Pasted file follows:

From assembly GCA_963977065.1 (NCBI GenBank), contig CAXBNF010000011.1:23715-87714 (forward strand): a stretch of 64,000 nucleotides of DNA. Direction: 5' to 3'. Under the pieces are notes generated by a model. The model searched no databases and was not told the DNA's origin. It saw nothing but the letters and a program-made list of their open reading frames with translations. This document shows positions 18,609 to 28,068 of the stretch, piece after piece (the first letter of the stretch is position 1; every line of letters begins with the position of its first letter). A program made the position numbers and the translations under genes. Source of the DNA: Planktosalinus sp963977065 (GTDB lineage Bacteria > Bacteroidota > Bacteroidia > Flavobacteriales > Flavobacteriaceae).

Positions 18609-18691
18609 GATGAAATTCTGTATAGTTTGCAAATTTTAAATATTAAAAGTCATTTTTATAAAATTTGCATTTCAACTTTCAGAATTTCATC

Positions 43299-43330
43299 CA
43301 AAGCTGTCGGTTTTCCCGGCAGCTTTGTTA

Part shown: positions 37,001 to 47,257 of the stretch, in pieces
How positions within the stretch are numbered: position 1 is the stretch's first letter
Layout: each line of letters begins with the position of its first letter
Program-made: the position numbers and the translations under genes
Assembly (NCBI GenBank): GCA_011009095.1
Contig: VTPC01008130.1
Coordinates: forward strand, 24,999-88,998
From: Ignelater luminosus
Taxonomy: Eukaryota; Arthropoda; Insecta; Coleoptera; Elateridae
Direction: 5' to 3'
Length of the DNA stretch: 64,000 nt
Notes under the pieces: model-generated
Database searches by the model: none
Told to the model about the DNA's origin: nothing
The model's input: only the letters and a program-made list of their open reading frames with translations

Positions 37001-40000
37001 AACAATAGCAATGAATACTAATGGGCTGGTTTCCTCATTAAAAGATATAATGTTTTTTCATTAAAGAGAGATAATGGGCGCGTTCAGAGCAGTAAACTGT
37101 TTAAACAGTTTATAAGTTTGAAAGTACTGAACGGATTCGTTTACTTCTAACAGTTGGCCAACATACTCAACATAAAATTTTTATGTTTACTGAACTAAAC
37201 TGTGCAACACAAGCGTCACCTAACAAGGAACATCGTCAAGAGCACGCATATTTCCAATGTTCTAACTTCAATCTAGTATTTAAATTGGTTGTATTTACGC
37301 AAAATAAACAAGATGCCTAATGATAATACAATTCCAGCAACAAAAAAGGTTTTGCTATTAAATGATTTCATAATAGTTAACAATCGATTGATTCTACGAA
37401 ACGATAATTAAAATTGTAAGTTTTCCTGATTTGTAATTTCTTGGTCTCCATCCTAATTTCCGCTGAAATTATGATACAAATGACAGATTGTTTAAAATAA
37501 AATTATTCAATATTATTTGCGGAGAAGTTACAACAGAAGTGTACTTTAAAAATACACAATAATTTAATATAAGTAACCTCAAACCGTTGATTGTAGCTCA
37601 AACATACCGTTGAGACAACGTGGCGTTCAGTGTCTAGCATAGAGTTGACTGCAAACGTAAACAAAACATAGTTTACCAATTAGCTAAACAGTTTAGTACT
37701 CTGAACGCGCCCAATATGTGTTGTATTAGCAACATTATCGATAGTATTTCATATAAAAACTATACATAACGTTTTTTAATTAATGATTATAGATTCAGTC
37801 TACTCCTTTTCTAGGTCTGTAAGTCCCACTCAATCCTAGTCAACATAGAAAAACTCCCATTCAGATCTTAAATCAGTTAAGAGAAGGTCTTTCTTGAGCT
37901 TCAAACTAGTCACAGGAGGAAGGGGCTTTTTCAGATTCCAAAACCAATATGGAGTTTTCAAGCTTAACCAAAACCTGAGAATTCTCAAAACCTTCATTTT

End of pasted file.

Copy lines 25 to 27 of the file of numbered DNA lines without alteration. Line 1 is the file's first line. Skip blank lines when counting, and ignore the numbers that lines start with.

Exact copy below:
37201 TGTGCAACACAAGCGTCACCTAACAAGGAACATCGTCAAGAGCACGCATATTTCCAATGTTCTAACTTCAATCTAGTATTTAAATTGGTTGTATTTACGC
37301 AAAATAAACAAGATGCCTAATGATAATACAATTCCAGCAACAAAAAAGGTTTTGCTATTAAATGATTTCATAATAGTTAACAATCGATTGATTCTACGAA
37401 ACGATAATTAAAATTGTAAGTTTTCCTGATTTGTAATTTCTTGGTCTCCATCCTAATTTCCGCTGAAATTATGATACAAATGACAGATTGTTTAAAATAA